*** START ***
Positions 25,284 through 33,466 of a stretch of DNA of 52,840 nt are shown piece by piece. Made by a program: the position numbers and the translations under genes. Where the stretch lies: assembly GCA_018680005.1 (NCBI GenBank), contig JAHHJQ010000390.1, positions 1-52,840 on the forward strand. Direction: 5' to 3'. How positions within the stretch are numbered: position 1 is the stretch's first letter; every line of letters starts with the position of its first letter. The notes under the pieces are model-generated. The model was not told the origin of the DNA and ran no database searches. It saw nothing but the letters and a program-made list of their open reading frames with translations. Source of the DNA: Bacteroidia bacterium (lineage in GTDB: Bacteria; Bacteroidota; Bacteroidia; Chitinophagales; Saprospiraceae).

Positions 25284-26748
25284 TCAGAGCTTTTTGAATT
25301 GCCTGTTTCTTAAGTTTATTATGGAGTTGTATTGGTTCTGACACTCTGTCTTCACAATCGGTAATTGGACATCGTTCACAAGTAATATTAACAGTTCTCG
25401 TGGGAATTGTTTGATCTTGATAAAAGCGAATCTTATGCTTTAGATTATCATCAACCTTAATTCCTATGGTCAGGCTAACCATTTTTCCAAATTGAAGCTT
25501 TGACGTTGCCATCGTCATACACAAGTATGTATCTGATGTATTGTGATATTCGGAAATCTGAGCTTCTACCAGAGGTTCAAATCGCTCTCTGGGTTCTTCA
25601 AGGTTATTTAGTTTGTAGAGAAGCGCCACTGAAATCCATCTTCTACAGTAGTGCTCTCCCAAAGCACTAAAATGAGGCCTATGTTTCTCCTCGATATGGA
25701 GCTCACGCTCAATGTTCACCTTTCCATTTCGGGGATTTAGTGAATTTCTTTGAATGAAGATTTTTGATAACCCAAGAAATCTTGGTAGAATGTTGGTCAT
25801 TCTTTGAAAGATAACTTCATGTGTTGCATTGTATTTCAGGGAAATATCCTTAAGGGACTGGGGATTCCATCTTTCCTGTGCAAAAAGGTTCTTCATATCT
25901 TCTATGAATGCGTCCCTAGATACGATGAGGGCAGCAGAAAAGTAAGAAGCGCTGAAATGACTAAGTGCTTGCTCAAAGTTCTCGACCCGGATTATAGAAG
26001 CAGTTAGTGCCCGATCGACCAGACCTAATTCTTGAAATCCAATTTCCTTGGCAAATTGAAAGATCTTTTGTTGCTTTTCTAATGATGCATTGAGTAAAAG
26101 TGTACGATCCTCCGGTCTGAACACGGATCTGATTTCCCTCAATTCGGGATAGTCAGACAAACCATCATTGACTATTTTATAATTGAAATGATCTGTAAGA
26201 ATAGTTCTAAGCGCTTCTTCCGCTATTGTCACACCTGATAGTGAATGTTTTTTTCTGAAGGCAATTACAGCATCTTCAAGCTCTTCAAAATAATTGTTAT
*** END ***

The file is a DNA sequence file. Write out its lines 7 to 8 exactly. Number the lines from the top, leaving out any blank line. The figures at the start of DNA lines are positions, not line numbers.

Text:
25601 AGGTTATTTAGTTTGTAGAGAAGCGCCACTGAAATCCATCTTCTACAGTAGTGCTCTCCCAAAGCACTAAAATGAGGCCTATGTTTCTCCTCGATATGGA
25701 GCTCACGCTCAATGTTCACCTTTCCATTTCGGGGATTTAGTGAATTTCTTTGAATGAAGATTTTTGATAACCCAAGAAATCTTGGTAGAATGTTGGTCAT